This enclosure for archaeological remains at Ephesus elegantly reconciles historic conservation with accessibility for visitors. The site of a succession of great ancient civilizations, Ephesus, on the south-west coast of modern Turkey, embodied a peculiarly fertile synthesis of architecture and culture. In 356BC the Greeks built the Artemesium (a colossal Ionic temple dedicated to Artemis the fertility goddess) which was one of the Seven Wonders of the ancient world. During the 2nd century BC, Ephesus was the fourth largest city in the eastern Roman Empire, famous for its Artemesium, the Library of Celsus and its medical school.
In the upper Myosen period in the Cappadocia region as a result of the vulcanic eruptions occurred in Erciyes, Hasandag and Gulludag, in the region was formed a large tableland from the vulcanic tufas and together with the erosion of the Kizilirmak river and wind over ten thousands of years there appeared the chimney rocks which are a wonder of the nature. In the old Bronze Age the Cappadocia which was the population zone of the Assyrian civilization later has hosted the Hittite, Frig, Pers, Byzantine, Seljuk and Ottoman civilizations. The first Christians escaped from the persecution of the Roman Empire in the 2nd century B.C. came to the Cappadocia over the Antakya and Kayseri and they have settled here. The first Christians finding the underground cities from Cappadocia have been hidden in these underground cities which gates were made in such way in which they couldn’t be easily observed and they have escaped from the persecution of the Roman soldiers. Due that they had live in the underground cities for long duration without being able to go out they have developed these underground cities by making provisions rooms, ventilation chimneys, wine production places, churches, abbeys, water wells, toilets and meeting rooms.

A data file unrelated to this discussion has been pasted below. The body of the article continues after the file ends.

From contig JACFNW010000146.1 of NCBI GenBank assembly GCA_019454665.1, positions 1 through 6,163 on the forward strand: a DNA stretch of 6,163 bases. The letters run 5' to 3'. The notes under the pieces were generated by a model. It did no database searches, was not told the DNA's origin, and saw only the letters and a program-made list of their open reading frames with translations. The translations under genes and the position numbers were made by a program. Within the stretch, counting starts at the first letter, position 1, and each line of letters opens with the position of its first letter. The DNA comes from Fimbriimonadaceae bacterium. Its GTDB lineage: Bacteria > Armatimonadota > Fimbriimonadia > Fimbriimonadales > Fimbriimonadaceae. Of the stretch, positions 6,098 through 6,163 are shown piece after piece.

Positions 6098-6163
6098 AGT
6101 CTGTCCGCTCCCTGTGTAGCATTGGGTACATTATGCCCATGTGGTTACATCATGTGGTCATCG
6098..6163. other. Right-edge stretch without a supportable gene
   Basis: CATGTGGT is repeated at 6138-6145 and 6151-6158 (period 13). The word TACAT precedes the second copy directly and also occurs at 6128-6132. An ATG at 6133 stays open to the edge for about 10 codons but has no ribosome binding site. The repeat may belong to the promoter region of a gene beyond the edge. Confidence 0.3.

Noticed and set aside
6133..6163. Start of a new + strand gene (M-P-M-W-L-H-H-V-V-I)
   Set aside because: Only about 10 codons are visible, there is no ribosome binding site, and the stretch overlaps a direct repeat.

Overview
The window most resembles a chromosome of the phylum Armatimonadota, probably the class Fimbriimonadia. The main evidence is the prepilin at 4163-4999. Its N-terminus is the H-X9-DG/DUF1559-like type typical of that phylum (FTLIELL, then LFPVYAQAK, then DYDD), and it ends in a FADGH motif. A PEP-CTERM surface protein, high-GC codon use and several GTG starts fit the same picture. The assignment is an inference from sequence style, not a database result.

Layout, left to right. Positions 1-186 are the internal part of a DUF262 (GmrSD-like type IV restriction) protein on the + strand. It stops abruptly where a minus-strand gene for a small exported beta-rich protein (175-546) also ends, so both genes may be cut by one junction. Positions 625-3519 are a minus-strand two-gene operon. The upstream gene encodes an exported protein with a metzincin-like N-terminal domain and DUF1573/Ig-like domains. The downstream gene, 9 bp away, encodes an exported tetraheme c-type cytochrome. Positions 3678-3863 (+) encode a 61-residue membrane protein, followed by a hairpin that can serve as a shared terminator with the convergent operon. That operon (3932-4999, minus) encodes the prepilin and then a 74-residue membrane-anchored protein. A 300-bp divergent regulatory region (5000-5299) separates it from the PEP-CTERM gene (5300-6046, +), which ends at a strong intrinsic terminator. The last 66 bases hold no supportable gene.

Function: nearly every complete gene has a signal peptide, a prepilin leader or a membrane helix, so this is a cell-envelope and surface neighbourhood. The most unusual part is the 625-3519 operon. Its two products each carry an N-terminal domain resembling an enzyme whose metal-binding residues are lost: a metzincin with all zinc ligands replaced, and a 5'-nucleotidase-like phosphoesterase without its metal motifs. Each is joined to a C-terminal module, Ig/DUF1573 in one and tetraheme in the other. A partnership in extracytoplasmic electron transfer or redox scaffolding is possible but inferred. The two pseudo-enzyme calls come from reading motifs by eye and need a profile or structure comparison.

Pamukkale, meaning “cotton castle” in Turkish, is a natural site in Denizli Province in southwestern Turkey. The city contains hot springs and travertines, terraces of carbonate minerals left by the flowing water. It is located in Turkey’s Inner Aegean region, in the River Menderes valley, which has a temperate climate for most of the year.

Paul was an Anatolian, born in the Roman city of Tarsus on the eastern Mediterranean coast of what is now Turkey.

He traveled extensively in “Asia” (ie, Asia Minor, or Anatolia) spreading Jesus’s teachings. 

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Prayer walking is a great way to get active in prayer and is as simple as it sounds – you pray as you walk. Why not try it and learn more about a place and God’s heart for a community. There are many ways to do it but here are our suggestions for giving it a go with your church.